jaysimha wrote:https://www.business-standard.com/article/current-affairs/isro-s-new-commercial-arm-newspace-india-officially-inaugurated-119052301780_1.html

Isro's new commercial arm NewSpace India officially inaugurated
NSIL was incorporated on March 6 2019, for commercially utilising research and development activities carried out by ISRO in the area of space
Image
NSIL was inaugurated by Isro's honorary adviser, Dr K Kasturirangan in the presence of chairman Dr K Sivan.



You can tell how the Indian space program is doing by Dr Sivan's smile. That is one enthusiastic dude, he is obviously living his dream.

Yogi_G
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Re: Indian Space Program: News & Discussion - Sept 2016

Postby Yogi_G » 02 Jul 2019 10:05

ISRO is the perfect case example of the intellectual prowess, secularism, ashes-to-success and meritocracy of the rising and aspirational Indian civilization. Dr. APJ and Dr. Sivan are classic examples of the culture and grain of the Indian populace.

Singha
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Re: Indian Space Program: News & Discussion - Sept 2016

Postby Singha » 02 Jul 2019 10:36

not one tfta among the whole lot. all dark rice eaters. they have somehow blended long gestation r&d with engineering prowress.

Aditya_V
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Re: Indian Space Program: News & Discussion - Sept 2016

Postby Aditya_V » 02 Jul 2019 13:26

Well ISRO does not eat into a network commission unlike defence projects.

Kakarat
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Re: Indian Space Program: News & Discussion - Sept 2016

Postby Kakarat » 03 Jul 2019 00:40

Anyone planning to go to GSLV MKIII-M1 / Chandrayaan-2 Launch?
Registration for the viewing gallery starts tomorrow

thammu
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Re: Indian Space Program: News & Discussion - Sept 2016

Postby thammu » 03 Jul 2019 12:10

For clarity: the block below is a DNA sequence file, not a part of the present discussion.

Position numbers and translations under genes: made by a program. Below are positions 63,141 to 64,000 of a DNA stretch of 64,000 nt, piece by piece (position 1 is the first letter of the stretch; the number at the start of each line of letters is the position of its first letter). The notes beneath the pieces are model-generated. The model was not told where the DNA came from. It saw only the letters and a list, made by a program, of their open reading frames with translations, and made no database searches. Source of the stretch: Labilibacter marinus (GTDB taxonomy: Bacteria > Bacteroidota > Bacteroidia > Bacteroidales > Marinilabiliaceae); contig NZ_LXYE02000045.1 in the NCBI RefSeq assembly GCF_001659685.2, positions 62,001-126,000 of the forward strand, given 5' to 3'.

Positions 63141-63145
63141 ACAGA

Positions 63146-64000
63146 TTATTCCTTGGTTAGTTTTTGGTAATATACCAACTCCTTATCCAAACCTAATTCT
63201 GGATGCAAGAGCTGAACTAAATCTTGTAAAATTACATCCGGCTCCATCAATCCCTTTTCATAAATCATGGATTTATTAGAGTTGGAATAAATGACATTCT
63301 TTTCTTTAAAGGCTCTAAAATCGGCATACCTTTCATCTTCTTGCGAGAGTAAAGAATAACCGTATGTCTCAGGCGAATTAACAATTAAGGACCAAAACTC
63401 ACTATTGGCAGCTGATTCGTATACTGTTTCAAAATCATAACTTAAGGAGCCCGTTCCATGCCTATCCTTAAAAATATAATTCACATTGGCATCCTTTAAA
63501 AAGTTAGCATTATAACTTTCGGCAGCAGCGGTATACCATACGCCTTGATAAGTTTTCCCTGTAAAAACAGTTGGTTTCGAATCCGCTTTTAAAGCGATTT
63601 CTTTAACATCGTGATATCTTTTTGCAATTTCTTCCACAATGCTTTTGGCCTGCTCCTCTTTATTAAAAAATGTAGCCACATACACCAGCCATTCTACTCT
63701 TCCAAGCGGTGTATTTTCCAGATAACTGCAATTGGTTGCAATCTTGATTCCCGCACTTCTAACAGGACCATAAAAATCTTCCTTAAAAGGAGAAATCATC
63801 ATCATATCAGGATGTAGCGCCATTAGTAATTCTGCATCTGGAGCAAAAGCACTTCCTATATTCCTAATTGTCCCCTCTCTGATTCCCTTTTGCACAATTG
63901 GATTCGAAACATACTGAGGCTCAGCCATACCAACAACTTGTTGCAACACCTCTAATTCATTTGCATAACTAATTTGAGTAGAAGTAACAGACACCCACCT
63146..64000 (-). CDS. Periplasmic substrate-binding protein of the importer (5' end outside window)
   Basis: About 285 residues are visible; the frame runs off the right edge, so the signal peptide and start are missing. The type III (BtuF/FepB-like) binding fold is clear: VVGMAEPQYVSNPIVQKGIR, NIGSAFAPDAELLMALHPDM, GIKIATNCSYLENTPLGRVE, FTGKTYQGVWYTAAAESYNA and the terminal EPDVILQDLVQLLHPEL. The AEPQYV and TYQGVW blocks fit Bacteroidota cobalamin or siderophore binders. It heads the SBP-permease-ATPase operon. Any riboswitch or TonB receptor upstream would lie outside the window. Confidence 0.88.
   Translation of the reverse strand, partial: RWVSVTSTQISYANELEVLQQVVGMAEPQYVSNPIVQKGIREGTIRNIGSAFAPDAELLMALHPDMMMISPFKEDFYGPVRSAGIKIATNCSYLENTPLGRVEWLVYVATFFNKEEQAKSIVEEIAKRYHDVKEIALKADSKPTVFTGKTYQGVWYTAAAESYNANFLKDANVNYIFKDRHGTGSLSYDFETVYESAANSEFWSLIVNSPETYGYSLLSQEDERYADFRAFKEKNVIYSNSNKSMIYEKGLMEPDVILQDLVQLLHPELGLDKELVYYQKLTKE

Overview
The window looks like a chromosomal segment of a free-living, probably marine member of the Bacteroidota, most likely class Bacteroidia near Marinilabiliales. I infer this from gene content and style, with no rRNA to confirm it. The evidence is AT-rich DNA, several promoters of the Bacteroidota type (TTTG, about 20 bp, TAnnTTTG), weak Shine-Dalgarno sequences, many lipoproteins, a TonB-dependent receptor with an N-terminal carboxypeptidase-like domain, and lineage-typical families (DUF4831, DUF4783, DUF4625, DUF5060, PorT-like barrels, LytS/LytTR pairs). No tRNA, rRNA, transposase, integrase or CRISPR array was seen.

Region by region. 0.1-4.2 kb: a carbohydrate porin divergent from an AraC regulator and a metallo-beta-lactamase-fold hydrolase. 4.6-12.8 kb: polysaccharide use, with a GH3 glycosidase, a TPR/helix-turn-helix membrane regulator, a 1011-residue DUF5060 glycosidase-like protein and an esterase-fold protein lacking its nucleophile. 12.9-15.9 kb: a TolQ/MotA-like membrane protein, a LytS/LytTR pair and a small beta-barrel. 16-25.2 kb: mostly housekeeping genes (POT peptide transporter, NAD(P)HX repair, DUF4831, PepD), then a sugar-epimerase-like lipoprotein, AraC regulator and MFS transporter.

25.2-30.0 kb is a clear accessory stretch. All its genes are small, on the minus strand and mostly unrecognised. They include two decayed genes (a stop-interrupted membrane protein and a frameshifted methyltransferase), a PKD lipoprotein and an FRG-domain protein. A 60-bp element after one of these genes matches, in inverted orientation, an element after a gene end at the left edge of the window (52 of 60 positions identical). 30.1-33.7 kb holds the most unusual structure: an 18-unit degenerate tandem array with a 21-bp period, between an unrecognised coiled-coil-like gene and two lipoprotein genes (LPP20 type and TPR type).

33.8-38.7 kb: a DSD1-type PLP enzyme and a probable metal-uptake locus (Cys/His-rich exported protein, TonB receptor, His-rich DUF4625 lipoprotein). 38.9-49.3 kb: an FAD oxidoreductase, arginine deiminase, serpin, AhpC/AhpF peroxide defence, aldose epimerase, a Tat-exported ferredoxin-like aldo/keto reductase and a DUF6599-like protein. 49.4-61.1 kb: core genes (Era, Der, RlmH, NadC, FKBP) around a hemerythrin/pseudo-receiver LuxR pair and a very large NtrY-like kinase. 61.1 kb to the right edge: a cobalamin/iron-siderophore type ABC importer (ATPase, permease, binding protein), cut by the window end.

Kakarat wrote:Anyone planning to go to GSLV MKIII-M1 / Chandrayaan-2 Launch?
Registration for the viewing gallery starts tomorrow


Any link to register?

Kakarat
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Re: Indian Space Program: News & Discussion - Sept 2016

Postby Kakarat » 03 Jul 2019 12:30

thammu wrote:
Kakarat wrote:Anyone planning to go to GSLV MKIII-M1 / Chandrayaan-2 Launch?
Registration for the viewing gallery starts tomorrow


Any link to register?


Have an eye on ISRO and SHAR SDSC websites registration will commence at 00:00 hrs on 04th July 2019

A Nandy
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Re: Indian Space Program: News & Discussion - Sept 2016

Postby A Nandy » 06 Jul 2019 12:27

https://gadgets.ndtv.com/science/news/i ... ns-2063905

India's ambitious plan of building a space station is at a nascent stage, and foreign collaborations for it have not yet been finalised, the government said on Wednesday. The space station, which is planned after India's first manned mission to space - Gaganyaan in 2022, will be of modular design, with the initial modules weighing approximately 20 tonnes.

It will have provision for extended stay for three crew members, Minister of State in the Prime Minister's Office Jitendra Singh said in an answer to a question in the Lok Sabha.

The space station will provide a research platform in the areas of health, telemedicine, vaccine development, material development, disaster relief, farming, food and water conservation, waste management techniques, environmental research and education programmes.

The government's 'Make in India' initiative will be "a major driver" for the success of the space station programme in the fields of materials, avionics, fabrication, testing as well as integration of flight systems, he said.

The space station will have technologies like an orbital module to ferry crew and a life support system like in the Gaganyaan programme.

Vips